Instead of having hot melt adhesive at selected areas, the entire wrapper may be coated with a heat sealing material such as cellulose.
The third packet shown in FIG. 6 is similar to the second, differing only in the manner in which the top of the packet is formed. When the side margins 105 and 106 have been folded and secured, the margins at the top are formed into a fishtail closure: the margins are sealed together to form a seam 114 which is then folded over against the top, the resulting triangulated side portions 115 then being also folded over against the top. A tear tab 116 is formed in the seam 114, and again no adhesive is applied to the area beneath it. The seam 114 will, however, be made wider than shown in FIG. 6, to ensure sufficient sealing beneath the tab 116.
In the fourth packet, shown in FIG. 7, the top closure is again different. In this case the top is formed by folding over on to the top the margin 118 which extends from the back face 103, then similarly folding over the margin 119 from the front face 102, and adhesively securing the two margins together. The sides of the packet are finally formed in the same manner as for the second packet, except that tucks are made at the top portions 104 as well as at the bottom.
The tear tab 120 in the margin 119 of the fourth packet, is longer than that in the second packet. To avoid wastage of material in producing a blank for this packet, the tab 120 of one blank is formed from the material at the end of the next blank. Thus in the top margin 118 there is a cut out 121 which corresponds to the shape of the tab 120.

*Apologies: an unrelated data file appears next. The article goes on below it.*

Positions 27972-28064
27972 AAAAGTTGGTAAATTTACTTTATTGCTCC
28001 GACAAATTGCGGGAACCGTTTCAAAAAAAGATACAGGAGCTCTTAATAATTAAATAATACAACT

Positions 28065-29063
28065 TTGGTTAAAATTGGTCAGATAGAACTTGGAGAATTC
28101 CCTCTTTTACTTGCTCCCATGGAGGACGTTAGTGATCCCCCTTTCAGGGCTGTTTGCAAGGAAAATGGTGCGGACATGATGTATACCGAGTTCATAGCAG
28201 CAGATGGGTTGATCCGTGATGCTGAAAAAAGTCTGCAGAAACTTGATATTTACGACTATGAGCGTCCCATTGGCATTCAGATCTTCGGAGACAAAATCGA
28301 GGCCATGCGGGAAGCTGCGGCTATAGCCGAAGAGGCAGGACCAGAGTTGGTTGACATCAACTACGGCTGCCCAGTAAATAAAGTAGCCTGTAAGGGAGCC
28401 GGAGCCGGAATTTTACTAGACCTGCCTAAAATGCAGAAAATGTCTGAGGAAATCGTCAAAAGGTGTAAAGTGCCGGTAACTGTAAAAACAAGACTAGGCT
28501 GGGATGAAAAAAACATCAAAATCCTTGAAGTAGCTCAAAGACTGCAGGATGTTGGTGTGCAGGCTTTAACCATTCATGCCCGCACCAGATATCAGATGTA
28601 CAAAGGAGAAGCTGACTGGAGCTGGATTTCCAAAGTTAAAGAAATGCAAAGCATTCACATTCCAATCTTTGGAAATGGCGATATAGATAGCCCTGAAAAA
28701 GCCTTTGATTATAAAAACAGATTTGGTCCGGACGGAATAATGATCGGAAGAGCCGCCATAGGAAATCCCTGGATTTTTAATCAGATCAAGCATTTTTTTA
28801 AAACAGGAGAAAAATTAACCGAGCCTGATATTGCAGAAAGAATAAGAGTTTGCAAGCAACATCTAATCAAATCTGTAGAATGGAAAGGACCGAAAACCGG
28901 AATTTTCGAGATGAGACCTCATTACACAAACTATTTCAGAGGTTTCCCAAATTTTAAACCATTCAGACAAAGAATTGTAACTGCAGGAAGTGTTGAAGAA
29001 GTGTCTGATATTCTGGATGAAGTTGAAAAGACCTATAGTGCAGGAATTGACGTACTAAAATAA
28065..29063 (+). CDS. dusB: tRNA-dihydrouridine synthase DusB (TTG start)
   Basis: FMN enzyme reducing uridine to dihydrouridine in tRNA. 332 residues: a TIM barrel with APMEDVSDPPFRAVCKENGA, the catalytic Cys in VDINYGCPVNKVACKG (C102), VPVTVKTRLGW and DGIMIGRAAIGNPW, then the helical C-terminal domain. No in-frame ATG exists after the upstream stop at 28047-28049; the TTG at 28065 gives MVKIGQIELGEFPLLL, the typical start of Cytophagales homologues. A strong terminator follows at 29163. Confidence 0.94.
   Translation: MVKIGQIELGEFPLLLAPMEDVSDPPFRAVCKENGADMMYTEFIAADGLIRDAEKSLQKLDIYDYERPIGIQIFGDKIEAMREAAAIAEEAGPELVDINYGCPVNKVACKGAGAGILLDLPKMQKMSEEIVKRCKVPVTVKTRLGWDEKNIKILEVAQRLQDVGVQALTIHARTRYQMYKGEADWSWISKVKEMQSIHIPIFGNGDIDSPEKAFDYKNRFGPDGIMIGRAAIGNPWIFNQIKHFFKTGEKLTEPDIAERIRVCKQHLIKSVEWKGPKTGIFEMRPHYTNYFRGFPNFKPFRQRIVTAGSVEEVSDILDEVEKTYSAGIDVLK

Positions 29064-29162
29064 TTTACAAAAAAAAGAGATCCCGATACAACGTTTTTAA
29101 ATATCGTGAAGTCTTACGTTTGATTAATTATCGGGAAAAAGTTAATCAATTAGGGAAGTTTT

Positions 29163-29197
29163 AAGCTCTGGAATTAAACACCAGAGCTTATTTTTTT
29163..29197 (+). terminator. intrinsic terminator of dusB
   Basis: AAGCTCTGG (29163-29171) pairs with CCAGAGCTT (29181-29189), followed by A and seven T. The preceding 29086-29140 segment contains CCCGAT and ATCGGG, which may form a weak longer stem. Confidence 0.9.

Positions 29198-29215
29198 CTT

A tear guide strip 122 is also provided at the top of the front and back faces 102 and 103. In this fourth packet, however, each strip 122 is secured over a tear line 123 in the wrapper to give added protection against the tear passing down the respective face. Thus, the tear lines 123, tear guide strips 122 and upper edges of the panels of the reinforcing frame S which are adhesively secured to the inside surface of the wrapper are all in substantially the same plane at the top of the front, back and side faces of the packet.
The tear line 123 is preferably cut just prior to the forming of the top closure, and the tear guide strip 122 then secured over it. In this way propagation of the tear line 123 by subsequent operations is avoided.
It will be appreciated that the cigarettes, if filter-tipped, are oriented in each of the packets of FIGS. 4 to 7 with their tobacco portions facing the reinforced base, the mouthpiece portions of the cigarettes (which are not so vulnerable) being at the nonreinforced top of the packet, as in the first packet.
Referring again to FIGS. 1 to 3, the first packet need not have fishtail closures both at the top and at the bottom. Thus the bottom of that packet may be formed by tucked and folded margins similar to the top closure shown in FIG. 4.
The material of the wrappers for all the packets may be other than polypropylene. For example, wrappers made from films of polyester or cellulose are also considered suitable. The moisture proof properties of these films may be improved by the application of a thin coating of polyvinyldichloride.
The thickness of the wrapper film may be about 0.001 in. But if it is desired to have a stiffer packet, a laminated film of about 0.0024 in. thickness may be used. For example, a laminate of polyethylene and polyester, or polyethylene and cellulose is considered suitable. In this case the polyethylene is believed to be beneficial in improving the moistureproof properties of the final packet, in providing a heat seal for the film and also in improving the handling properties of the film in the machines on which the packets are made.
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|U.S. Classification||206/259, 206/264|
|Cooperative Classification||B65D75/68, B65D85/1027|
|European Classification||B65D75/68, B65D85/10F2|